FIGS. 8 to 13 show preferred relative arrangements of melting pot outflow openings 3 and cross streams 12. FIGS. 8 to 12 show, in each case, a top view of the nozzle inlet 5, the melt outflow openings projecting into the nozzle inlet. FIG. 8 shows a double row of melt outflow openings 3 and 3'. Cross streams 12 flow, in each case, from one side of the nozzle inlet towards the melt outflow openings on the opposite side.
A similar arrangement is shown in FIG. 9, each cross stream 12 which was shown in FIG. 8 being substituted by two cross streams 12 flowing towards each other at an angle. The cross-section contracting effect on the nozzle inlet 5 and on the pressure gradient is increased further by the cross streams as a result of this.
FIG. 10 shows, as opposed to the slit-shaped drawing nozzle according to FIG. 8 and FIG. 9, a circular symmetrical drawing nozzle. An arrangement of this type is provided if FIG. 2 is taken as a section through a rotationally symmetrical arrangement. The cross streams flow, in each case, between two melt outflow openings 3.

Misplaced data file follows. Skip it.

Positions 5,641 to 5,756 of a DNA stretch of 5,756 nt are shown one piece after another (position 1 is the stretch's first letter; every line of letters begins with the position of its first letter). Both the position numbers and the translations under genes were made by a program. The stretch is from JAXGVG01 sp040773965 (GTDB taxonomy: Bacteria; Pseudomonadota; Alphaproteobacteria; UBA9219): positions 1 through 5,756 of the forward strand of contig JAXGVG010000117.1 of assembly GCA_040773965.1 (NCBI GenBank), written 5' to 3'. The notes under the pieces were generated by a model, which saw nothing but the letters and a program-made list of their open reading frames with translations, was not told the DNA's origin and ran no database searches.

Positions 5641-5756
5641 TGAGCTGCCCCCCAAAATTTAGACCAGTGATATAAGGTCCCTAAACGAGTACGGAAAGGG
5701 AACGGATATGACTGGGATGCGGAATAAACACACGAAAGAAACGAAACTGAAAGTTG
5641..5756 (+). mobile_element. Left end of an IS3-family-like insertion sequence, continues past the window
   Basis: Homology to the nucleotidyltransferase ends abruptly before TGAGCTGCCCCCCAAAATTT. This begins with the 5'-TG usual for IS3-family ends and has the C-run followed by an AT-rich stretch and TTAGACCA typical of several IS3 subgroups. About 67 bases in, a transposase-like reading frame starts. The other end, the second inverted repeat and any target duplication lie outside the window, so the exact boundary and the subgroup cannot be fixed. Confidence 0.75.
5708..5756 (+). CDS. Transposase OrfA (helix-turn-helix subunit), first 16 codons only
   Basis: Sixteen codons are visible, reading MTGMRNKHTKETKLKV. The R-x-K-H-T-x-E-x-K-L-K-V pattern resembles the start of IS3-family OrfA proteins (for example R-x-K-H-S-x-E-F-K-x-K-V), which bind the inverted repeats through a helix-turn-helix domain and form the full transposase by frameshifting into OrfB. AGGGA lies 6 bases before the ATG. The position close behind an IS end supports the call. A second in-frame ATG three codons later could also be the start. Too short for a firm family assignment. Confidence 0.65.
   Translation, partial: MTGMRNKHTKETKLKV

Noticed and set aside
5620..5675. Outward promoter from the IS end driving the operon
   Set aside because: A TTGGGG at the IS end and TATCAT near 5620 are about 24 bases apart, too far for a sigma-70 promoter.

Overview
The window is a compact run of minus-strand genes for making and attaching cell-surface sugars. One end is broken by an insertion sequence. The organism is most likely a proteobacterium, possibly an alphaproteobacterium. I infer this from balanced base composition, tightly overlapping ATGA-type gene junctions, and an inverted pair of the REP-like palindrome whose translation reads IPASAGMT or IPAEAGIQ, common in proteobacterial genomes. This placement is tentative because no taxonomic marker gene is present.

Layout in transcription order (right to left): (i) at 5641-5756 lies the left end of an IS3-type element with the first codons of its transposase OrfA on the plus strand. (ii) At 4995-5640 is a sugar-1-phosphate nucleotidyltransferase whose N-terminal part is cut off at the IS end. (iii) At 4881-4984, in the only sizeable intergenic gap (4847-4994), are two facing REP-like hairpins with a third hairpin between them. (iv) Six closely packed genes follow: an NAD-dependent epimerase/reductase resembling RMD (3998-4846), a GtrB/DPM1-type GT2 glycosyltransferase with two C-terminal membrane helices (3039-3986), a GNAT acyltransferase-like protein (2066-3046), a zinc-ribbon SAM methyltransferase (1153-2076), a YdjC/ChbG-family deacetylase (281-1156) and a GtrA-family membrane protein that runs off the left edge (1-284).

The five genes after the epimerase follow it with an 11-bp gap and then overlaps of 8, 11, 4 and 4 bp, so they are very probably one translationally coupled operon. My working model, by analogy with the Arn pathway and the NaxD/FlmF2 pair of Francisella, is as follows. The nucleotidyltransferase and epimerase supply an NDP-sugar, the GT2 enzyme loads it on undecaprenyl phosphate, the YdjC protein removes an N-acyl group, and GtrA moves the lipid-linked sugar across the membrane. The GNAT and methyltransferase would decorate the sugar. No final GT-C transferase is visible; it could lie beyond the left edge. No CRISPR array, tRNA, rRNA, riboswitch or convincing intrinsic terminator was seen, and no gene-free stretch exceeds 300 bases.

FIG. 11 shows an arrangement consisting of three rows of melt outflow openings 3, the cross streams 11 flowing, in each case, towards the flows of melt in the middle row.
In FIG. 12, the cross streams 11 shown in FIG. 11 are, in each case, substituted by two cross streams 11 which point towards each other, similar to those in FIG. 9.
In cross stream arrangements according to FIGS. 9 and 12, in each case cross streams 12' and 12" which point in pairs towards each other in the plane which is perpendicular to the center plane of the drawing nozzle, may be at different angles towards the center plane of the drawing nozzle, so that they do not meet each other. This is shown in FIG. 13. FIG. 13 shows a section from FIG. 9 or FIG. 12.